Marker-based augmented reality is where a symbol, a pattern, a barcode such as QR code or even a three dimensional shape of a physical object is used as a target to trigger an AR event and visualise the data that the user can not normally see. This technique can enhance/augment the shape of an object, present a three dimensional representation, reveal a digital dashboard or show meta data and attribution related to the real world object.
Attribution can also be added to this AR view and edited to be shared to the community over the internet and synched in real life. Again this can have many many applications but in this paper we look at the GIS domain again to stay relevant to Ordnance Survey data and its customers.
Printed maps as we know them are a merged view of many layers of topographical data about the land. Cartography is a technique to present this data using different shapes, line thicknesses and colours. Map reading is a skill to be able to isolate all these layers and interpret the information – and even patterns.
Paper due to its convenience, versatility, security, cost and also the scale and reliability is still the favourited medium for presenting mapping information for large areas.
However, AR can be used to 'de-clutter' maps as it can show you only the information that you are interested in and hide the information that is not required.
The other use case is where pattern of the map due to its' uniqueness is used as an AR target to reveal extra information that is not printed on the map such as weather, traffic or even temporal events such as concerts and groups activities.
This was developed and demonstrated between the author and Southampton University computer vision research department in a collaborative project called MapSnapper which was featured in New Scientist in 2006; and recently hailed by The Register in a featured article about Ordnance Survey during national map reading week October 2017.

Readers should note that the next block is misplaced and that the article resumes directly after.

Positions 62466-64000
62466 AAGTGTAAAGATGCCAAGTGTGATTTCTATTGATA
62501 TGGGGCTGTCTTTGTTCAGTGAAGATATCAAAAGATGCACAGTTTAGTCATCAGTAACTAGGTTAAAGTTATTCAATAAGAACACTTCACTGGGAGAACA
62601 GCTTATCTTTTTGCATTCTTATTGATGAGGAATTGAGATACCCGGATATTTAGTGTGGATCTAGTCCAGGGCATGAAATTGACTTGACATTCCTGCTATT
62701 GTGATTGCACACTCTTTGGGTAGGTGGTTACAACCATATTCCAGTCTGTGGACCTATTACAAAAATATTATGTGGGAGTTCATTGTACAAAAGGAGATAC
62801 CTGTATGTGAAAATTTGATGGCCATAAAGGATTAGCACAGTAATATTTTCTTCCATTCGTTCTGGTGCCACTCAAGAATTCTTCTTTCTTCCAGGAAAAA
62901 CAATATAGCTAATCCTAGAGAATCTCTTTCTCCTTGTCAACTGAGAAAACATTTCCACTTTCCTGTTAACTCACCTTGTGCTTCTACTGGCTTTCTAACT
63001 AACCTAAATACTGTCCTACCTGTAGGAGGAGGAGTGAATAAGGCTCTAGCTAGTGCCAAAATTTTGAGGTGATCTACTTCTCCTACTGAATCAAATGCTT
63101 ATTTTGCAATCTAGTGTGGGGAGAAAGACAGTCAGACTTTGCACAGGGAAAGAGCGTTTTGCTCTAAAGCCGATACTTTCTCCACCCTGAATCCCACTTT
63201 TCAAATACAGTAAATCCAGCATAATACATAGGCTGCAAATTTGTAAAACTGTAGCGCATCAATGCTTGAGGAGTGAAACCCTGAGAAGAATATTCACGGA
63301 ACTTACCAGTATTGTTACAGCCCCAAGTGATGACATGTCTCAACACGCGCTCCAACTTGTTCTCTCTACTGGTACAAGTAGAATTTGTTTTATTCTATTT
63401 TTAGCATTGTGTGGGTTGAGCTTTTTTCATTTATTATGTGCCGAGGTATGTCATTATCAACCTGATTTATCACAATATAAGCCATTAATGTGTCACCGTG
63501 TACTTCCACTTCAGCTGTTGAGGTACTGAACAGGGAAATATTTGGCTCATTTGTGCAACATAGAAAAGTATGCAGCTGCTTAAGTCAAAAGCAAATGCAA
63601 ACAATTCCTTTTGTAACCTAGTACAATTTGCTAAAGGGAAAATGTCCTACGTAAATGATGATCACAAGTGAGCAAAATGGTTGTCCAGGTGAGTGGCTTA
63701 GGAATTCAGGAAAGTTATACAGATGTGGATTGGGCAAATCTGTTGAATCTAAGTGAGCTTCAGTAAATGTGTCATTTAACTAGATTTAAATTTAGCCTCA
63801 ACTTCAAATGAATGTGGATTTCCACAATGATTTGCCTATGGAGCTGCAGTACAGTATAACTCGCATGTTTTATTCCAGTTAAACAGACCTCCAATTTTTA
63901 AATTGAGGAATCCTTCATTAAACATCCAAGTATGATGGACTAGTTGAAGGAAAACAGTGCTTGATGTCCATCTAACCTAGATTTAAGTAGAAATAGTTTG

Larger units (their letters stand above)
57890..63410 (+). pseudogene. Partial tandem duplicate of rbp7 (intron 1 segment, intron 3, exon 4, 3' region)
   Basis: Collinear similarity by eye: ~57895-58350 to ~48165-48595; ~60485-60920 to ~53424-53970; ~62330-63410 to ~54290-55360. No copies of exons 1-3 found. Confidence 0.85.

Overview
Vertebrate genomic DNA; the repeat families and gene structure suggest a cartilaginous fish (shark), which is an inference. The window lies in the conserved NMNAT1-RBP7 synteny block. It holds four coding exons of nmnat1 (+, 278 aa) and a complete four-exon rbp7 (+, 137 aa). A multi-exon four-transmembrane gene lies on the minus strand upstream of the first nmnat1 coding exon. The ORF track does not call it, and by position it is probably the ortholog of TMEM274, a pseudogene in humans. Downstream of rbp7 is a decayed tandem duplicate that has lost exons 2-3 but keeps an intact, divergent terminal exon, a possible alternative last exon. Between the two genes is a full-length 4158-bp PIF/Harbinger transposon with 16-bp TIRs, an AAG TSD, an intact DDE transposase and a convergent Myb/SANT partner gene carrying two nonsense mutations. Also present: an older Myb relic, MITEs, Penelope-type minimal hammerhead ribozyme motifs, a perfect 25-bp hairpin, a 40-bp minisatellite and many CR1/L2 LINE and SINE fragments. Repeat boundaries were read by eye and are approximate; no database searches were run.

The methodology used computer vision algorithms such as SIFT features to create a geographically indexed dataset of map tiles with unique identifying vision signatures created by processing salient features in raster OS explorer maps. When the user takes a picture of the map, this is used for identifying the location and the points of interests are then returned and overlaid on the image of the map.
Another example prototype of a marker-based AR using cartographic features as a marker was a prototype iOS app made by the author to work with the Mars map published by Ordnance Survey. This was very successful in recognising the map pattern and used Qualcomm's Vuforia technology. As the user points the camera of the device at the paper Mars map, an AR experience is triggered, and A 3D model of Mars is overlaid on top of the paper representation. The 3D model was produced by OS Cartographic team using the elevation data from the MOLA instrument on MGS (supplied by NASA/JPL/GSF at a resolution approximately 463 meters per pixel).
The original paper map sheet is a topographic base-map based largely on elevation data from satellite imagery and is printed at a scale of 1 to 4 million (1:4 000 000) and measures 980 by 840mm. It represents an area of Mars 3672 x 2721 km which is similar in size to the United States of America (USA).
Another concept the author is currently exploring with one of the OS sponsored startups is an interactive walking trail augmented reality app for kids and families exploring the wildlife of England and learning about the animals they reveal with the app. Unlike the location-based AR, the physical posters with pictures in woodlands are used as targets to unlock the digital content in this case the 3D animated cartoon animal and overlay them on top of the real-world sign. The app allows the kids to take a photo and currently features four animals with fact sheets included in the app.